The extent to which 25-hydroxyvitamin D [25(OH)D] and IGF-I influence bone mineral content (BMC) accrual from early to mid-puberty is unclear. OBJECTIVE, SETTING, AND PARTICIPANTS: This study sought to determine relationships among 25(OH)D, IGF-I, and BMC in community-dwelling prepubertal females (n = 76; aged 4-8 yr at baseline) over a period of up to 9 yr.
The hypothesis that changes in IGF-I vs. 25(OH)D are more strongly associated with BMC accrual was formulated after data collection. 25(OH)D and IGF-I were log-transformed and further adjusted using two-way ANOVA for differences in season and race. Linear mixed modeling (including a random subject-specific intercept and a random subject-specific slope on age) was employed to analyze the proportion of variance the transformed 25(OH)D and IGF-I variables explained for the bone outcomes.
IGF-I was more strongly associated with BMC accrual than 25(OH)D at the total body (R(2) = 0.874 vs. 0.809), proximal femur (R(2) = 0.847 vs. 0.771), radius (R(2) = 0.812 vs. 0.759), and lumbar spine (R(2) = 0.759 vs. 0.698). The rate of BMC accrual was positively associated with changes in IGF-I but negatively associated with 25(OH)D. When IGF-I and 25(OH)D were included in the same regression equation, 25(OH)D did not have a significant predictive effect on BMC accrual above and beyond that of IGF-I.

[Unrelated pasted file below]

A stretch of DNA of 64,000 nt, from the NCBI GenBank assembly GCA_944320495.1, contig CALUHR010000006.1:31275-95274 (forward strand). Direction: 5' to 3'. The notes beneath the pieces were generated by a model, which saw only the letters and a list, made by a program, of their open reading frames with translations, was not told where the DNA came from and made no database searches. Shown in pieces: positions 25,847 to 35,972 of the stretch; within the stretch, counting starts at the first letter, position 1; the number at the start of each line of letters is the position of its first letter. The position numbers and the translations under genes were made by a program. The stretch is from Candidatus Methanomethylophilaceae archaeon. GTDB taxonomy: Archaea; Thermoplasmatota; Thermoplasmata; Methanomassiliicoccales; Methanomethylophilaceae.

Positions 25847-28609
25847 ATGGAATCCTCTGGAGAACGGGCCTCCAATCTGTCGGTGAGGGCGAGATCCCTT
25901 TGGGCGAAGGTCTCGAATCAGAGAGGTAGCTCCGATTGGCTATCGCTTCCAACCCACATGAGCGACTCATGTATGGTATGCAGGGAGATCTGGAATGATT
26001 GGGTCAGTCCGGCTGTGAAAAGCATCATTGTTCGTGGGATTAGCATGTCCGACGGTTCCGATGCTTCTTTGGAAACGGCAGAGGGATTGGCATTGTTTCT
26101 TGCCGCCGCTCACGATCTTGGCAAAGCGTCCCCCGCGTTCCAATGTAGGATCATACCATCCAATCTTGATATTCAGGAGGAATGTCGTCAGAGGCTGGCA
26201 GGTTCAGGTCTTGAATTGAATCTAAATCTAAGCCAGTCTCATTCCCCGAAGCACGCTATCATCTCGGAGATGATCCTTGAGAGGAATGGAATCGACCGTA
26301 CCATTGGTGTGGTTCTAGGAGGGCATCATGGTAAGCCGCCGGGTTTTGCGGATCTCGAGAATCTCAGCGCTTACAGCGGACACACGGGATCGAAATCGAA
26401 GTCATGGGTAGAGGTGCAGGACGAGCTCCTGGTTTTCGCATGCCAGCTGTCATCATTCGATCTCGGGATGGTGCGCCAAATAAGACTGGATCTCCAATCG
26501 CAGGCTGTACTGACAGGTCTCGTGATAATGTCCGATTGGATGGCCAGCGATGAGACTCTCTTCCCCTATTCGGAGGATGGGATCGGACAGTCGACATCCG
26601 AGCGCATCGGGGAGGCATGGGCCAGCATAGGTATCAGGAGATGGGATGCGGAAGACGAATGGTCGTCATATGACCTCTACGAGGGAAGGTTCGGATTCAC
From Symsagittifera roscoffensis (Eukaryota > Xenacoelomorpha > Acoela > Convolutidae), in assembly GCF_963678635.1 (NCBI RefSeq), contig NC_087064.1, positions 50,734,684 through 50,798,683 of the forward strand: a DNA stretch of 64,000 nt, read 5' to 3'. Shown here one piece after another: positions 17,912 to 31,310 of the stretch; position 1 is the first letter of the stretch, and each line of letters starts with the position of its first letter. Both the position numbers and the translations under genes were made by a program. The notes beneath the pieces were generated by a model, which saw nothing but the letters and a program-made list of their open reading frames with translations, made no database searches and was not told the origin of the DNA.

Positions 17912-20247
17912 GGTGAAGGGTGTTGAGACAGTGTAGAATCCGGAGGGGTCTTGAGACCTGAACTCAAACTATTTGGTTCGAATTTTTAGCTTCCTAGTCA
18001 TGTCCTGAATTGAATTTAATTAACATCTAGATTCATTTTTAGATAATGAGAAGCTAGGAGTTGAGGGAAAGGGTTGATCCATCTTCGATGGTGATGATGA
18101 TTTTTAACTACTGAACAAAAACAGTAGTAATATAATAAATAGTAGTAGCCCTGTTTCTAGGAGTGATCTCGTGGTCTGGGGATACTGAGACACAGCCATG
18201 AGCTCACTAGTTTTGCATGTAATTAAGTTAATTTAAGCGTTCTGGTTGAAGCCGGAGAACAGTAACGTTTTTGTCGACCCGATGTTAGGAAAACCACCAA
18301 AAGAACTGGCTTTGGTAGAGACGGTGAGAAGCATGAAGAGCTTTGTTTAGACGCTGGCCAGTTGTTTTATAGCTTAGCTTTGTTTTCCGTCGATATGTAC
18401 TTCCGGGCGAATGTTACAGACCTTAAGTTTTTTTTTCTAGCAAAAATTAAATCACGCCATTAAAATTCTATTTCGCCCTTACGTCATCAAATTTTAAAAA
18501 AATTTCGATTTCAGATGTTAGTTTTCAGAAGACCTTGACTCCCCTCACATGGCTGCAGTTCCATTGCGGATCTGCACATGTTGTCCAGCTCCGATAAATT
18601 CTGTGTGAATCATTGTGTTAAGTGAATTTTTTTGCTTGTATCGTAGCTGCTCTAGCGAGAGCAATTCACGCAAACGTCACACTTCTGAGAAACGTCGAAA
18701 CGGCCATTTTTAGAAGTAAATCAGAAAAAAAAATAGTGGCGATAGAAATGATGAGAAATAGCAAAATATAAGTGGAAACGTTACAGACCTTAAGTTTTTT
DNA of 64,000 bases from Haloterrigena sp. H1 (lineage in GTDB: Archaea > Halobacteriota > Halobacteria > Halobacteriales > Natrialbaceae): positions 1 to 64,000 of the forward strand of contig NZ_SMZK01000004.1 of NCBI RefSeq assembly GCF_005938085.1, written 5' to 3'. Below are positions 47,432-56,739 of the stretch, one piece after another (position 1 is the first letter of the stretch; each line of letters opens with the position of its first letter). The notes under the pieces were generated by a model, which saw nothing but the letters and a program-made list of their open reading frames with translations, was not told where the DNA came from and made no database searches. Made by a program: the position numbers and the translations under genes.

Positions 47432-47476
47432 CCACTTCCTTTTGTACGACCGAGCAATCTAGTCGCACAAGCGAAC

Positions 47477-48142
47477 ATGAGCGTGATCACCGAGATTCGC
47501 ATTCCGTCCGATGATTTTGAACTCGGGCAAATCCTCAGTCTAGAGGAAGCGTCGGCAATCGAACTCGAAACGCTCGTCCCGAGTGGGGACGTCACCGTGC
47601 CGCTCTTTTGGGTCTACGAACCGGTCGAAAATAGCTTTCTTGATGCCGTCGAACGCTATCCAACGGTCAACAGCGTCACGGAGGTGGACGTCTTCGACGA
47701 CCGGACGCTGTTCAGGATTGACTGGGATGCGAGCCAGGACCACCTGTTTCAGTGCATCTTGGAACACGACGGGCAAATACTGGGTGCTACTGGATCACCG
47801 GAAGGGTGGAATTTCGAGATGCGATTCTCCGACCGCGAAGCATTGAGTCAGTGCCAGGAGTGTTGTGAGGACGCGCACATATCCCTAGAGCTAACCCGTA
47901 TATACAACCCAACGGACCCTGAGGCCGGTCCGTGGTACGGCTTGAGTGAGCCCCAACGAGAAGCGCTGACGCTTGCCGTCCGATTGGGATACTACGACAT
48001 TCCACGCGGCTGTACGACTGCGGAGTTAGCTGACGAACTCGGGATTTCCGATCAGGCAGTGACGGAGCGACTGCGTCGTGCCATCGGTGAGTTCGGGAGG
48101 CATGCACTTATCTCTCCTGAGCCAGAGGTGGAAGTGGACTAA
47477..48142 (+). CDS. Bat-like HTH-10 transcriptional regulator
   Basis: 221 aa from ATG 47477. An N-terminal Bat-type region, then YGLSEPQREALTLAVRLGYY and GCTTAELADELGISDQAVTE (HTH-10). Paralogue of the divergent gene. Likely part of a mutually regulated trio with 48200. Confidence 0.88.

These prospective data in early adolescent females indicate that both 25(OH)D and IGF-I have a significant impact on bone mineral accrual; however, the positive association of IGF-I and BMC accrual is greater than the negative association of 25(OH)D and BMC accrual.